Rain falls in a clear, steady downpour that coats the world in grey. Water runs down the sidewalks and across the street as the bus splashes noisily through it. It's windows frame the faces of the passengers; they stare with little interest at the city outside. People scurry by, the less fortunate who have only their umbrellas to shelter them from the weather. The clock at the front of the bus reads 3:37 pm. I sigh, leaning my head against the window and feeling the cold of the glass as it presses against my cheek.
Seattle is used to this kind of weather. We see it often; the water turning our city into so many shades of grey and blue. We go about our business; progress doesn't stop for rain. We wake up, go out. We are fed facts each day, statistics and dates and names and then are forced to spit it back out again, prove that we know it. Society welcomes those who do this well, the news reporters feeding us stories of death in faraway places as we eat our breakfast cereal, and watch with eyes wide open. The models who put on the high heeled shoes and show us just how bad we look. Society pushes away those who don't have the vision to see the news; who can't fit into those shoes. It's a fact of life I know well.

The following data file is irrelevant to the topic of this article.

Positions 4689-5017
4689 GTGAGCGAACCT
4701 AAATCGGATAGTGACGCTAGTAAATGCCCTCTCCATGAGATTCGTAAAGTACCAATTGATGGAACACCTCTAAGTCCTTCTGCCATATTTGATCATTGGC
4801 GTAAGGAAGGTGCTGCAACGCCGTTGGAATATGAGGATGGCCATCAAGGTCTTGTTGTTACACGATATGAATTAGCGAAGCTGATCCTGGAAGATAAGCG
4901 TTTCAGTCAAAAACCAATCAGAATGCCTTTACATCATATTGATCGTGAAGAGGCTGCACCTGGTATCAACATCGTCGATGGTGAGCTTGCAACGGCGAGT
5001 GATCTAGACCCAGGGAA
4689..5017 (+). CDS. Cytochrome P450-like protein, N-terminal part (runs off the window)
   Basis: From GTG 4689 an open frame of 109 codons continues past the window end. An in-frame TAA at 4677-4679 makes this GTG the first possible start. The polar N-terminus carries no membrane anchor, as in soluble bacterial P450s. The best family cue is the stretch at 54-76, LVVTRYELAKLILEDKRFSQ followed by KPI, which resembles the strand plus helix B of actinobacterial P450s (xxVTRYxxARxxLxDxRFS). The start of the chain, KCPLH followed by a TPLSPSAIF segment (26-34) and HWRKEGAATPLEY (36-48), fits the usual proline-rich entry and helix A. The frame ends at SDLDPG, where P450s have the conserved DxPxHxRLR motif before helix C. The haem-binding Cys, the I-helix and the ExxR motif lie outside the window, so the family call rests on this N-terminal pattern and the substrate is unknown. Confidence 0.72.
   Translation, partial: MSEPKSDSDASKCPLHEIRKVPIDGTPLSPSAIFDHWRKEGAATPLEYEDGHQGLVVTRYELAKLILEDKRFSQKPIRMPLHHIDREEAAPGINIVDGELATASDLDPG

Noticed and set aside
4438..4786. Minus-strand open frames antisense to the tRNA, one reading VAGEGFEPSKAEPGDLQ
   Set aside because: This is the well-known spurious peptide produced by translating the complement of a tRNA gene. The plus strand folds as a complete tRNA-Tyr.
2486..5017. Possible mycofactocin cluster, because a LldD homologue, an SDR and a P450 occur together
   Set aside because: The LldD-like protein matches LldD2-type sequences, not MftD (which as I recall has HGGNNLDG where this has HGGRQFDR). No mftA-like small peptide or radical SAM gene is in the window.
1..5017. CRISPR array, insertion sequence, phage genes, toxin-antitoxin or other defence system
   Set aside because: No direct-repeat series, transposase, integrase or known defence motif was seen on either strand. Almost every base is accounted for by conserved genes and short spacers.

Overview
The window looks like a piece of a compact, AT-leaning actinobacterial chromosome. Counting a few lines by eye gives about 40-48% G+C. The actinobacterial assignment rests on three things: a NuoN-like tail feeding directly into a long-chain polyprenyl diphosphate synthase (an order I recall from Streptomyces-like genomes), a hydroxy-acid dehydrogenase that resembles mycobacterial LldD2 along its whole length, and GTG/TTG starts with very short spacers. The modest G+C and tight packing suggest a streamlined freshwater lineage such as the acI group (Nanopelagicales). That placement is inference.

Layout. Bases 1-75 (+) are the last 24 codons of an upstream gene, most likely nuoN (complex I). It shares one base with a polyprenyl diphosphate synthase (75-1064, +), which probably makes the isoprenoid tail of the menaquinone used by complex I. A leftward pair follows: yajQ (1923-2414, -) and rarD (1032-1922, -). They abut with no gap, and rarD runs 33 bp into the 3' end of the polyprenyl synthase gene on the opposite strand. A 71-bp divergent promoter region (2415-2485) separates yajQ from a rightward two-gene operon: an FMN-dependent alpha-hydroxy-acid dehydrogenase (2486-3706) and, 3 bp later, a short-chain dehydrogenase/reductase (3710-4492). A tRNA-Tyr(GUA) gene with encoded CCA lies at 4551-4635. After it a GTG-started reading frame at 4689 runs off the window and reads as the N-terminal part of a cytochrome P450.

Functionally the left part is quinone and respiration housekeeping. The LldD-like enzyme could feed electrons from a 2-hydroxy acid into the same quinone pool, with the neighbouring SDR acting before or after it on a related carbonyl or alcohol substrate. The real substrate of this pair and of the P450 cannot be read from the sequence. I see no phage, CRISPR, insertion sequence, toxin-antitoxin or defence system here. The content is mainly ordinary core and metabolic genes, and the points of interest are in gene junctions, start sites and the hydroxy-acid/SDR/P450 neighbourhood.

Pulling my journal from my bag, I open it and write in bold, purposeful letters: January 15th, 2012. I watch the way the raindrops slide down the window, each one like a single tear. My pencil floats across the page, capturing the poetry of the rain.
The bus splashes past apartment buildings that rise high against the clouds. It comes to a rest and I make my way off; standing behind an old man in a yellow raincoat. It has tiny ducks printed along the bottom, and I want to tell him I like it. But he walks off quickly, head bent, hands in pockets. He whistles as he goes, and I smile quietly to myself, beginning the walk home.
Billboards surround me; and cars rush by. Everyone is everywhere, rushing to and fro like clockwork figures. I open my arms wide, and stand still. I tilt my head back; closing my eyes as the raindrops patter out a rhythm on my face. My smile is wide, mirroring my arms. I have found a solitary kind of peace here, in the heart of the city.